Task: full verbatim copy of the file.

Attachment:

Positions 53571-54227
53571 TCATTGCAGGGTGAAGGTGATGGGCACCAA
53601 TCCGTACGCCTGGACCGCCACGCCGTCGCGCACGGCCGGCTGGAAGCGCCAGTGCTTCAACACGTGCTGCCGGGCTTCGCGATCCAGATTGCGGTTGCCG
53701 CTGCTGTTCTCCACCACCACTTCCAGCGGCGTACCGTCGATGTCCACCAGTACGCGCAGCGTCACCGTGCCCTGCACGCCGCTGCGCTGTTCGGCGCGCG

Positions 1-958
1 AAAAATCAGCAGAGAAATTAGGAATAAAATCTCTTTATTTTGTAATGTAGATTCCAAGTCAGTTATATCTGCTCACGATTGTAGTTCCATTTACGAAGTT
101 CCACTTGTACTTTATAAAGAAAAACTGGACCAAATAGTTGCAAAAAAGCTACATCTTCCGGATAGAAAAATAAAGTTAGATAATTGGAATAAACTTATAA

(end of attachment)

Positions 53571-54227
53571 TCATTGCAGGGTGAAGGTGATGGGCACCAA
53601 TCCGTACGCCTGGACCGCCACGCCGTCGCGCACGGCCGGCTGGAAGCGCCAGTGCTTCAACACGTGCTGCCGGGCTTCGCGATCCAGATTGCGGTTGCCG
53701 CTGCTGTTCTCCACCACCACTTCCAGCGGCGTACCGTCGATGTCCACCAGTACGCGCAGCGTCACCGTGCCCTGCACGCCGCTGCGCTGTTCGGCGCGCG

Positions 1-958
1 AAAAATCAGCAGAGAAATTAGGAATAAAATCTCTTTATTTTGTAATGTAGATTCCAAGTCAGTTATATCTGCTCACGATTGTAGTTCCATTTACGAAGTT
101 CCACTTGTACTTTATAAAGAAAAACTGGACCAAATAGTTGCAAAAAAGCTACATCTTCCGGATAGAAAAATAAAGTTAGATAATTGGAATAAACTTATAA